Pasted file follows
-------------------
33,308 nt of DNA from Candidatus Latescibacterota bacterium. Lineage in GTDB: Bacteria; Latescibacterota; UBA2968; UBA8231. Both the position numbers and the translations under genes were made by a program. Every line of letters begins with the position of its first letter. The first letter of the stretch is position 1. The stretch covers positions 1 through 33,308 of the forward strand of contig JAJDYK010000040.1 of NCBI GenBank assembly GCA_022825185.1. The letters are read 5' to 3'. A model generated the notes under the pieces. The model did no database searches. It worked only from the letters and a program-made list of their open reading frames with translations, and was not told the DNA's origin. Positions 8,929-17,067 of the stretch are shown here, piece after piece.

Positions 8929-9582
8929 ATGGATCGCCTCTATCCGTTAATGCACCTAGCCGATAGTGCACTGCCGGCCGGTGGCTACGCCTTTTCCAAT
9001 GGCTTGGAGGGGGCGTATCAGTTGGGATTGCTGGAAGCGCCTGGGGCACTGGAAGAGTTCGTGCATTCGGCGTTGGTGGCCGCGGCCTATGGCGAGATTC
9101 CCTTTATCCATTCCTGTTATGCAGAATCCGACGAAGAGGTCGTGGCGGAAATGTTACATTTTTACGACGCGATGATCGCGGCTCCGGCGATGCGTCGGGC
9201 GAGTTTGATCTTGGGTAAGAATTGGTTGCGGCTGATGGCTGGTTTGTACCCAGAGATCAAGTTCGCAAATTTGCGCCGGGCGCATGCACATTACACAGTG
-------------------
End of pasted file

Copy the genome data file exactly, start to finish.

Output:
33,308 nt of DNA from Candidatus Latescibacterota bacterium. Lineage in GTDB: Bacteria; Latescibacterota; UBA2968; UBA8231. Both the position numbers and the translations under genes were made by a program. Every line of letters begins with the position of its first letter. The first letter of the stretch is position 1. The stretch covers positions 1 through 33,308 of the forward strand of contig JAJDYK010000040.1 of NCBI GenBank assembly GCA_022825185.1. The letters are read 5' to 3'. A model generated the notes under the pieces. The model did no database searches. It worked only from the letters and a program-made list of their open reading frames with translations, and was not told the DNA's origin. Positions 8,929-17,067 of the stretch are shown here, piece after piece.

Positions 8929-9582
8929 ATGGATCGCCTCTATCCGTTAATGCACCTAGCCGATAGTGCACTGCCGGCCGGTGGCTACGCCTTTTCCAAT
9001 GGCTTGGAGGGGGCGTATCAGTTGGGATTGCTGGAAGCGCCTGGGGCACTGGAAGAGTTCGTGCATTCGGCGTTGGTGGCCGCGGCCTATGGCGAGATTC
9101 CCTTTATCCATTCCTGTTATGCAGAATCCGACGAAGAGGTCGTGGCGGAAATGTTACATTTTTACGACGCGATGATCGCGGCTCCGGCGATGCGTCGGGC
9201 GAGTTTGATCTTGGGTAAGAATTGGTTGCGGCTGATGGCTGGTTTGTACCCAGAGATCAAGTTCGCAAATTTGCGCCGGGCGCATGCACATTACACAGTG